World leaders gathered in Davos, Switzerland, this week for the World Economic Forum. The “unprecedented” amount of snow on the ground — 159 cm (63 inches) of snow fell over six days, an amount the city only experiences once every 20 years — set the stage for something unexpected: talks about climate change.
French President Emmanuel Macron — who made international news in 2017 when he offered beleaguered U.S. climate scientists a new home in France — made a tongue-in-cheek comment during the forum. Saying “When you arrive here and see the snow, it could be hard to believe in global warming,” Macron’s remarks were interpreted as poking fun at U.S. President Donald Trump and his recent tweet, claiming that the cold temperatures in the U.S. were evidence against global warming.
Despite disagreements, with the notable exception of President Trump world leaders made time in Davos to discuss building resilience against future environmental risks and transitioning to clean energy.
Recent climate news is giving world leaders plenty to think about. Human Nature has it covered:
Researchers announced that last year was among the hottest years ever recorded — news that is as unfortunate as it is becoming routine.
Multiple organizations concurred, noting that that 2017 was the hottest year on record without an El Niño event, which can cause ocean and air temperatures to increase.
The National Oceanic and Atmospheric Administration (NOAA), NASA, the UK Met Office and other groups agreed that 2017 ranked among the hottest years ever recorded, even despite using different methods of calculating temperatures, according to reports from Andrew Freedman at Mashable and Kendra Pierre-Louis at The New York Times.
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Most people in Africa are already being impacted by climate change, said Kim Reuter, technical advisor for the Gabarone Declaration for Sustainable Development in Africa (GDSA). This isn’t an abstract idea for these citizens. Communities have less water than before. The cows are dying. People can’t get fish. There’s plastic in the waterways.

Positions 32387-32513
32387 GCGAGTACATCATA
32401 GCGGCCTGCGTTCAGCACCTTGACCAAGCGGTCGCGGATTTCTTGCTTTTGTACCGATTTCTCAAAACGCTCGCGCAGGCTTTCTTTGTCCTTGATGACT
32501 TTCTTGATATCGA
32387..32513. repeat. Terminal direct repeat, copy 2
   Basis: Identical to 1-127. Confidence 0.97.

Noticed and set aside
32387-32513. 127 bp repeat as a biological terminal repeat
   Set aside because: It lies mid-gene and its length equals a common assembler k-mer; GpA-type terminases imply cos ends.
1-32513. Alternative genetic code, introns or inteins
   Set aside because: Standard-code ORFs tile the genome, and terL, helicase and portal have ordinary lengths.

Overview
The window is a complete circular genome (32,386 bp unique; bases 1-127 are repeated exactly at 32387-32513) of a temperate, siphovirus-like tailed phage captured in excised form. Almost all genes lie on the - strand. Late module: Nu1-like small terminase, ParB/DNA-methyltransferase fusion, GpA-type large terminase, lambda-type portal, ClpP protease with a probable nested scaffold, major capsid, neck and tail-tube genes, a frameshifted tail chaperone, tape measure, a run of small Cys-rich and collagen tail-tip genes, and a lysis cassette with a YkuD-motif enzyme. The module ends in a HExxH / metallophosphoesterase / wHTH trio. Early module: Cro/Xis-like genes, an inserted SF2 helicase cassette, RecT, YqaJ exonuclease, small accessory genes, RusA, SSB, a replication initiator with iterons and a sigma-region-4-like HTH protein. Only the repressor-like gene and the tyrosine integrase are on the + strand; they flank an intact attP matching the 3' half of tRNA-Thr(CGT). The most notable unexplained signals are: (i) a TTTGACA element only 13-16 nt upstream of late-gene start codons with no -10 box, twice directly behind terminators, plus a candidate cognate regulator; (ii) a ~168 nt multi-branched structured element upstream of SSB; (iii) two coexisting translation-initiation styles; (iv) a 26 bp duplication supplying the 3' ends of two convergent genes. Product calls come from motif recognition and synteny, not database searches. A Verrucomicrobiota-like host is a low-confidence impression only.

How countries protect their natural resources — the nature that people depend on — over the next 20 years will shape the way that the Earth looks for future generations. The member countries of the GDSA recognize this, and they’re working together as a group to address the challenges of development, over-consumption and resource use in the face of climate change. A couple decades ago, there may have been more resistance to the vision of the GDSA. Now, we don’t have a choice. Countries are driven by these challenges and a commitment to the future, and they’re taking action.
The world’s coral reefs are experiencing bleaching events caused by climate change more frequently than previously observed, according to new research, potentially leaving too little time for their ecosystems to recover.
In a sweeping study published in the journal Science, researchers looked at mass bleaching events across 100 reefs from 1980 to 2016. Scientists found that the average time between bleaching events is now less than half of what it was just decades ago, meaning less recovery time for reefs to bounce back in the long run.
“If I’m being realistic here, we will certainly lose reefs as we know them in most places,” said Jack Kittinger, senior director of the Global Fisheries and Aquaculture program at Conservation International. “What will emerge from this mass extinction of reefs will be unique new ecosystems the world has never seen before, composed of new groups of species that are able to tolerate our hot world.”
Morgan Lynch is a staff writer for Conservation International.
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